On the negative side, 18Zoo changes the wording for a lot of things. It isn't money, it's nuts, it isn't trains, its squirrels. As an experienced player, I found the term switching confusing. Furthermore the theme makes no sense to me.
I personally don't have any interest in an introductory 18xx game. I do have rooms for short 18xx games because they are more likely to hit the table. While 18Zoo isn't the pinnacle of all 18xx games, it is impressively fast, sharp, and entertaining.
Rating: Play Again.
I'm always impressed with Amabel Holland's cube rails games. She has this capability of making a game that is interesting the first time you play, and then the 10th time you play, despite the fact that what you actually do or think in those two plays are very different. I haven't played Trans-Siberian Railroad more than once, so I can't speak for how they are going to be different, but I can already see all sorts of interesting paths.
The twist to this game in comparison to other cube rails game is a brutal nationalization system. Players need to keep companies they have interest on set to an ever increasing stock price or it gets nationalized and they get a fraction of the actual value of the company. You really don't want that to happen, but sometimes, you can't avoid it. Especially if you threw away the entire company coffers in some silly over-aggressive idea.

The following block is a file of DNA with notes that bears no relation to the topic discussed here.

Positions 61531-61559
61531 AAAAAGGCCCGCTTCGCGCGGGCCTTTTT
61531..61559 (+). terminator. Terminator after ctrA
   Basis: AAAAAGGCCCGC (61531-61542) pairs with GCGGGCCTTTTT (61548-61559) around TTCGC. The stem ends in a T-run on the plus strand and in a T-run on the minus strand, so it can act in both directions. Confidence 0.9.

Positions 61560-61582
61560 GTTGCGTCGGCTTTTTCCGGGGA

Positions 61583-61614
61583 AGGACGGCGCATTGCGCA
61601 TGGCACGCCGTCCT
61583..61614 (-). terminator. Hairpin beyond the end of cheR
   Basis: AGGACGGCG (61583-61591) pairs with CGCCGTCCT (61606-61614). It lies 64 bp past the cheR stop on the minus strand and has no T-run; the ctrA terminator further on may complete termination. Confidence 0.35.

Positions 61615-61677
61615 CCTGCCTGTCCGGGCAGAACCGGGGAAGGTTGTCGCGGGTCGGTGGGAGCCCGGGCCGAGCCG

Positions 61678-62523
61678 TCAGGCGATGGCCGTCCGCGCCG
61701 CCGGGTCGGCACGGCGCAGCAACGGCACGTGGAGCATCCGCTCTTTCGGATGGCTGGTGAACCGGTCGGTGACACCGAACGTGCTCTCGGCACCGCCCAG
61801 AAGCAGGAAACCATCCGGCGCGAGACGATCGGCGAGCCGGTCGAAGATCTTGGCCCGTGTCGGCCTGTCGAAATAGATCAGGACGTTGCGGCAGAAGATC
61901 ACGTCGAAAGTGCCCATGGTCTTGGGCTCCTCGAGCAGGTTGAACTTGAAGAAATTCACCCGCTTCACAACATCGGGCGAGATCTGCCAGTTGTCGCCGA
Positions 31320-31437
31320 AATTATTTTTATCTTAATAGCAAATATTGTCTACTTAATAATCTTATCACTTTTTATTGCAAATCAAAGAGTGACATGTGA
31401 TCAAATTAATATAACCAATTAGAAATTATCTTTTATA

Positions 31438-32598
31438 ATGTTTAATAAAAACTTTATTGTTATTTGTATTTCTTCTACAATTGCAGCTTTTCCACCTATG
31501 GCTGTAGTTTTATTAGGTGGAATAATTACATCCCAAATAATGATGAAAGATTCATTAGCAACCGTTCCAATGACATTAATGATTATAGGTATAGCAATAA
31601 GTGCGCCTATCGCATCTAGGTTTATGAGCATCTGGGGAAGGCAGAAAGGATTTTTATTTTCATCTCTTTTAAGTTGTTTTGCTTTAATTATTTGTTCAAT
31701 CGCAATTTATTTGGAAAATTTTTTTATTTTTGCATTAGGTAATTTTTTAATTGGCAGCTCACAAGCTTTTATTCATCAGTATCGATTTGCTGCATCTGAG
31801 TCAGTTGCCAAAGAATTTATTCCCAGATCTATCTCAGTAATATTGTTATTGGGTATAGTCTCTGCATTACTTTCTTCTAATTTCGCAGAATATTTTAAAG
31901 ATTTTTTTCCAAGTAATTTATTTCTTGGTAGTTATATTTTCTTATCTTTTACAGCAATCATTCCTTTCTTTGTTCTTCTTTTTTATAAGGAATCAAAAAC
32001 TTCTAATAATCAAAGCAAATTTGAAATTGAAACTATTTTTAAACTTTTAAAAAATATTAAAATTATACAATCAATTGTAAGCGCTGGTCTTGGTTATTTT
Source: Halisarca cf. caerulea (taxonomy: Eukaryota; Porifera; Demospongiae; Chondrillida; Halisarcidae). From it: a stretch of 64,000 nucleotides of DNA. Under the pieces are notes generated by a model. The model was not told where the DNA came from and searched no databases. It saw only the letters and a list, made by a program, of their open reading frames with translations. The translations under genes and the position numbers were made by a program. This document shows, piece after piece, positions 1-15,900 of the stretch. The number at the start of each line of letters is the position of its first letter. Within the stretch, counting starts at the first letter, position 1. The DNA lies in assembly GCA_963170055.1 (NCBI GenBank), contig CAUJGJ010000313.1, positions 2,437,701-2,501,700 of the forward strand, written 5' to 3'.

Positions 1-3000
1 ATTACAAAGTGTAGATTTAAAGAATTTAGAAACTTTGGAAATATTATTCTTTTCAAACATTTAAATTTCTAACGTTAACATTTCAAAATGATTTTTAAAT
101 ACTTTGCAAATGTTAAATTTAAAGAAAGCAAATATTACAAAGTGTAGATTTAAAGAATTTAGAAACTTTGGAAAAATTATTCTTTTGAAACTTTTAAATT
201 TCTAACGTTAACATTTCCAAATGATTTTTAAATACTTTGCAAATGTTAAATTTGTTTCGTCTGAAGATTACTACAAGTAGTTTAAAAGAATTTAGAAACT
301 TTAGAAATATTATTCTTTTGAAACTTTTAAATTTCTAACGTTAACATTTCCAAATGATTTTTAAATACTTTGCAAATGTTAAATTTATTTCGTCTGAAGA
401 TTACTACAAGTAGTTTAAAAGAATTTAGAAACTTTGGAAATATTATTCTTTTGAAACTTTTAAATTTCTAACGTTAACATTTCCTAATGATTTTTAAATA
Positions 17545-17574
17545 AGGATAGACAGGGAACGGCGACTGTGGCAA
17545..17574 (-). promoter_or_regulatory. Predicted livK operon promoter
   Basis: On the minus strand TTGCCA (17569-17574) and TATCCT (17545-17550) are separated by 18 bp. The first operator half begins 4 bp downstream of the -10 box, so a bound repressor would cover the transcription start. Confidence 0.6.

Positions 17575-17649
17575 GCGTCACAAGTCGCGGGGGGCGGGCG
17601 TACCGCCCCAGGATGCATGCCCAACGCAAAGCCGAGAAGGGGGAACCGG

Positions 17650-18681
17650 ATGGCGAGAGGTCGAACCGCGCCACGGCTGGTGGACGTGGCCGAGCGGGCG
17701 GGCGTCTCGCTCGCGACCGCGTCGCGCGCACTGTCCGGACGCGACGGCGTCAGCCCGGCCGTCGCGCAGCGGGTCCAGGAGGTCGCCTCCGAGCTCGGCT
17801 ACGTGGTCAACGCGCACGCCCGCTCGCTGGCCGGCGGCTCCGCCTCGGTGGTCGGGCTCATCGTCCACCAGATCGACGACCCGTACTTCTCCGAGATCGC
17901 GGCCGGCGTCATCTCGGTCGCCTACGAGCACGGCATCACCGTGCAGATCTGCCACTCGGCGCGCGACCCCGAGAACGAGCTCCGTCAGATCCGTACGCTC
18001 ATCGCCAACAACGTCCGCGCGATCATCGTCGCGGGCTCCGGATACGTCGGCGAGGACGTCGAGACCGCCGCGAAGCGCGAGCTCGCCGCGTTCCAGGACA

There's some really interesting knobs in Trans-Siberian Railroad, and I very much want to try more of them. Amabel's Dual Gauge has the reserved spot for my next cube rails game, but I can easily see getting this one after.
The action wheel.
Nauticus is an action selection game about building tall ships and shipping goods with them. Players need a hull, a mast, and a sail in order to make their ship. They have two resources, workers, and money that they are going to need to balance correctly while making all these things.